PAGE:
I received an email the other day from a representative of Penguin/Random House. I’m self-publishing a book that was made possible through generous donations to a crowd funding campaign. Someone from Lulu (the publisher I am paying to format my book) passed the manuscript on to them, and he just wanted to let me know that I’m close, and that if I had more substantial online following he’d be interested in publishing my book. When I asked him what that meant he said, “North of 50,000 in your kind of genre.”
My heart sank.
But I wasn’t surprised.
In the past two years I have contacted 226 literary agents, and 30 small presses. Most of them have told me something similar. They think I’m talented. They are impressed with my publications in the New York Times, The Washington Post, The Huffington Post… But until I gain a stronger social media following, they are not interested. I suppose this is what it means to be an author in the age of the Internet. So little of it has to do with talent. Everything has to do with Facebook and Twitter likes.
I studied creative writing for almost 10 years. My life goal has always been to publish a book with a major publisher because I feel that I have a good message. I honestly want to help families be stronger. I want to help couples realize that parenting is a challenge and that the frustrations you are feeling are normal. The best way to get my message out is by publishing a book through a major publisher, and every time I get a message like the one above I realize I need your help.
But I’ve always struggled with just how to ask.
But here it goes.
Five days a week I post on my blog, and I am honestly blown away that I have readers. I love your comments. I love your perspectives. I love that you enjoy reading my work. I don’t want to ask anything more of you. But I’m frustrated. I truly feel that I have a worthwhile message that should be seen by more people, and if you are reading this, I assume you feel the same. Please help me increase my following. If you read something that strikes you, share it. If you read my blog each night with your partner (I know that many of you do) tell your friends about me. If I’ve made you laugh about some frustrating part of parenting, share it with your friends. When you visit my Facebook page, click on “invite friends to like this page” and let others know how I’ve touched your life, your marriage, your understanding of family, and how I might be able to touch their lives, too.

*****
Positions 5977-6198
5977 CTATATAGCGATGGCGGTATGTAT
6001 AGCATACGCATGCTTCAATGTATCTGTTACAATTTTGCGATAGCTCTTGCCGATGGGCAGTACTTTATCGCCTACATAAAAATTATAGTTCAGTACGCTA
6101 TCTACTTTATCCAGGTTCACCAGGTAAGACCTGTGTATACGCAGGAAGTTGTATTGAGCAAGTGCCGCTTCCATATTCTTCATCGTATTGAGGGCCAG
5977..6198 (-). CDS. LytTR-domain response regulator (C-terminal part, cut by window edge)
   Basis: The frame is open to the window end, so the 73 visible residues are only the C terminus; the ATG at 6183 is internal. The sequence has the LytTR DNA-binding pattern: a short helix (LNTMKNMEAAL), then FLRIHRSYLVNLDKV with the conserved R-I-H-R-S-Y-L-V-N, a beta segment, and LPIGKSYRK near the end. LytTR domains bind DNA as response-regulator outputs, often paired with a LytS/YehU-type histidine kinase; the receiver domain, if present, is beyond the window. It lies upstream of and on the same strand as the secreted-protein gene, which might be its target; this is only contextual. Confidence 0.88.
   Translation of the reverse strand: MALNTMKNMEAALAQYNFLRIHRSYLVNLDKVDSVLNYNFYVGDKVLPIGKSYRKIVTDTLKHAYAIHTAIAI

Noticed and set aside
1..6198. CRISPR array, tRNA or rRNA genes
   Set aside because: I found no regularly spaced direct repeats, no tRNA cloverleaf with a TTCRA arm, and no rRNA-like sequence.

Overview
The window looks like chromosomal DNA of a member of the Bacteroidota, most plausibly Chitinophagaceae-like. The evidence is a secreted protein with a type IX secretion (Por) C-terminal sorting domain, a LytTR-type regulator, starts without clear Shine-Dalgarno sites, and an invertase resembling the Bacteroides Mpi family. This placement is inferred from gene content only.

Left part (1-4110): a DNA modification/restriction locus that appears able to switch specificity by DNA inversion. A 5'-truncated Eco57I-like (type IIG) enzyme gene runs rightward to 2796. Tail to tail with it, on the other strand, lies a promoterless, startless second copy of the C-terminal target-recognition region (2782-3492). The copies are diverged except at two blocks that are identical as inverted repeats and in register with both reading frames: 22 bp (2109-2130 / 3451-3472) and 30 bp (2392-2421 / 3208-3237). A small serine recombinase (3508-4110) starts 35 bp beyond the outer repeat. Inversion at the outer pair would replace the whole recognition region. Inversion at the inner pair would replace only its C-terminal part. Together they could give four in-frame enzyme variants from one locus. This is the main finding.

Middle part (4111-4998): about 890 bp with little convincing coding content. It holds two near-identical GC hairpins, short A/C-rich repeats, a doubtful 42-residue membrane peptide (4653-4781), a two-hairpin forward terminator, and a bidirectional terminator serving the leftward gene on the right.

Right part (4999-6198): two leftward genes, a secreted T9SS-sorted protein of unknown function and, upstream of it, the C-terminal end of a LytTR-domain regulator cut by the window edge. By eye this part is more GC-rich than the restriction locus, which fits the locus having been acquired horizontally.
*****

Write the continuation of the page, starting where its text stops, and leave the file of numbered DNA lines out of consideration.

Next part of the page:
If you can’t tell, I’m struggling a bit writing this because I don’t like asking for help. Particularly from people who've been so generous with their time. You sitting down and reading my words means the world to me.
But I don’t know how I am going to get my work to more readers without asking for your help.
No Idea What I’m Doing: a daddy blog.
Clint Edwards was blessed with a charming and spitfire wife, a video game obsessed little boy, a snarky little girl in a Cinderella play dress, and an angry baby girl. When Clint was 9-years-old his father left. With no example of fatherhood, he had to learn how to be a father and husband through trial and error. His work has been featured in Good Morning America,The New York Times, The Washington Post, The Huffington Post,Scary Mommy, The Good Men Project, Fast Company, and elsewhere. He lives in Oregon. Follow him onFacebook and Twitter.